Here's what the journey looked like:
The journey combines continuous integration / continuous delivery (CI/CD) components used in professional software development with low-code and RPA products, and ties them together with a common programming language (PowerFX) that facilitates good governance of data and applications. A killer strategy!
PowerFX is the programming language in Power Apps. In April 2021, Microsoft’s Greg Lindhorst introduced PowerFX with the following animated GIF showing the difference between PowerFX and JavaScript.
PowerFX is designed to offer an Excel-like experience to its users.

The reason it is important for Microsoft to get its low-code developers writing code is so that low code apps fit within the enterprise’s existing workflows and governance framework. Below is what I see as the most important part of the Microsoft announcement. It describes how an enterprise’s low-code apps can be incorporated into their existing development workflow.

Microsoft is investing heavily in enabling business developers to get comfortable with code. An early indication of the direction they are heading is an AI-powered Power FX formula writer built on GPT-3.
Once business developers are using Power FX to build business applications, these applications can be enhanced by the professional developers in the enterprise and managed by IT in the same way as their other software projects. By combining business developers building low-code apps with professional developers enhancing and deploying these apps, an enterprise can quickly build and deploy sophisticated, robust bespoke applications that support the enterprise’s unique competitive advantages.
As an example, imagine an insurance company that specialises in insuring trucks and other heavy equipment for the mining industry. Using PowerFX and the Power Platform, business users can build an app designed specifically for their line of business; professional developers in the company can build a bespoke premium rating engine in a language such as Java or C++; and all the pieces can be maintained using the company’s standard CI/CD processes.
Microsoft has assembled all the pieces they need to succeed, and they have an effective distribution capability. This is bad news for the big RPA companies such as UIPath, Automation Anywhere and Blue Prism.
Worse news though is that AWS and Google could quickly also become big players in the low code space. Microsoft’s main advantage right now is that it is owning the narrative. Neither AWS or GCP (Google Cloud Platform) are talking about low code as a key competitive advantage for their customers – despite both having most of the pieces in place to take on Microsoft.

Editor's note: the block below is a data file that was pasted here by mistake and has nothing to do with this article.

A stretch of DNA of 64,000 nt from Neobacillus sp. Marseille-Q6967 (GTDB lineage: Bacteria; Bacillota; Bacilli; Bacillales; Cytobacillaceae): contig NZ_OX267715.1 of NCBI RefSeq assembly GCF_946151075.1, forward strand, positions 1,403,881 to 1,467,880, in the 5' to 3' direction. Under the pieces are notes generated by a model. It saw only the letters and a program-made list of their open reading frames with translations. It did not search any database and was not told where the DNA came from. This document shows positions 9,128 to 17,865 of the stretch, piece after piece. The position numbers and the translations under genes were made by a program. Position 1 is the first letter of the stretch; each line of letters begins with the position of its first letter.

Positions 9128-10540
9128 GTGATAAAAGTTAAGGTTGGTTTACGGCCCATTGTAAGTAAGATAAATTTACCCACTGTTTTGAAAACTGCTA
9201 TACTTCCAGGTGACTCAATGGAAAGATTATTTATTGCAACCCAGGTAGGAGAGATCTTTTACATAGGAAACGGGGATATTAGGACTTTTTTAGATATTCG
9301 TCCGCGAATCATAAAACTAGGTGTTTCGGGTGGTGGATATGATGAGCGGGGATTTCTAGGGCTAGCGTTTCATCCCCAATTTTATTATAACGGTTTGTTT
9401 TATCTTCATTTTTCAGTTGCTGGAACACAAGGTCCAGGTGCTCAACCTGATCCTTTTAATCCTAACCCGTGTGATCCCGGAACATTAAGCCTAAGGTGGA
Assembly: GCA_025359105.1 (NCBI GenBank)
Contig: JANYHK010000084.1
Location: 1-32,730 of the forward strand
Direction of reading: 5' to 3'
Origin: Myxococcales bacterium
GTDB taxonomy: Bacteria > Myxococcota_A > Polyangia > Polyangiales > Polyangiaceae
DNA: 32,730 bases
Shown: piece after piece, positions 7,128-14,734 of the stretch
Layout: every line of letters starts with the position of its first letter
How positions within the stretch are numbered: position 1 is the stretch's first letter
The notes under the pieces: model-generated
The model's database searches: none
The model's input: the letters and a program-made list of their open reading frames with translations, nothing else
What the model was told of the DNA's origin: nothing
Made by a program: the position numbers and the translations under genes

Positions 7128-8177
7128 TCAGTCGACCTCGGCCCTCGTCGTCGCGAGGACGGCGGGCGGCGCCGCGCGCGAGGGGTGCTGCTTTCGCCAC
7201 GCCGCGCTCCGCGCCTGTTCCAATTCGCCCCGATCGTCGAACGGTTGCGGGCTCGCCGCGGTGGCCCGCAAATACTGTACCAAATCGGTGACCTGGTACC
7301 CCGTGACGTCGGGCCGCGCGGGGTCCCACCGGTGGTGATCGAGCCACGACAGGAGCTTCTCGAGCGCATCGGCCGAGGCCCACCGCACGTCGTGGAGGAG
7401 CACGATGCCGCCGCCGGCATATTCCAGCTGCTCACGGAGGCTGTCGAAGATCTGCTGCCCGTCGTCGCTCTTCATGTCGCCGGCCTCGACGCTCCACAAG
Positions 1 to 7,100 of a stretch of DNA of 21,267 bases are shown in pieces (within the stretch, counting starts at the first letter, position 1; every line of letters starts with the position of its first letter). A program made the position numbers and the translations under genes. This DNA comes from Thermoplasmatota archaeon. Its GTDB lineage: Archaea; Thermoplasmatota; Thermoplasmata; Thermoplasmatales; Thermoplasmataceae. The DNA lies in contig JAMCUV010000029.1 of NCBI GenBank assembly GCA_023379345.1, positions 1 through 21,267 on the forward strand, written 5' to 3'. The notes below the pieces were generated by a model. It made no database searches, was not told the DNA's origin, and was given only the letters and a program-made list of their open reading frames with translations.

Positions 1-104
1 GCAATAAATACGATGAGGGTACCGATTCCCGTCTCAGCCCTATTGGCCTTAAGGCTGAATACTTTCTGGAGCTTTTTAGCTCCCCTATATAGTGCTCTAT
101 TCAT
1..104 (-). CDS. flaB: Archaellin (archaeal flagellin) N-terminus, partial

AWS, for example, has recently released their low code app platform Honeycode, but isn’t expounding on how it fits in with the other pieces they’ve put together. Last year Google acquired App Sheet as its low code offering, but has not convincingly set out how they’ll combine it with storage, workflow or CI/CD.
The best statement I’ve seen from Google detailing how all of their pieces can be put together to make a credible low code environment was, ironically, part of a press release announcing a partnership with Automation Anywhere, one of the top three RPA companies.
AWS can put together a collection of components that rivals the microsoft stack:
And similarly with Google:
AWS and Google do not have much of a technical gap to cross to compete with Microsoft in the low-code space. Their two biggest challenges are:
Unfortunately for them, Microsoft has a long history of executing well in both these areas so the odds look stacked against them. But they have the tech in place – they just need to arrange it into a coherent picture and start promoting it.
But once they do, the RPA companies will have three massive behemoth’s chasing them down. This will be bad for their margins but, in my view, good for CIOs and IT teams who will have a wide range of excellent automation solutions to choose from – and some of these will fit nicely with their existing deployment and governance frameworks.
 
The Low Code Road is a series of articles written for InfoQ by Doug Hudgeon, CEO of Managed Functions. You can read the first article in the series here.
Doug Hudgeon is the co-author of the Manning book "Machine Learning for Business" which shows your users how to solve real-world business problems using AWS SageMaker. He is also the chief executive officer of Managed Functions, an integration company specializing in helping enterprise low-code and RPA teams deliver projects faster by providing bespoke components to handle the thorny problems they may encounter on a project. Uniquely, the components can be deployed as serverless functions to the enterprise’s cloud (AWS, Azure or GCP) so the solution runs entirely on their infrastructure. You can find him on Twitter.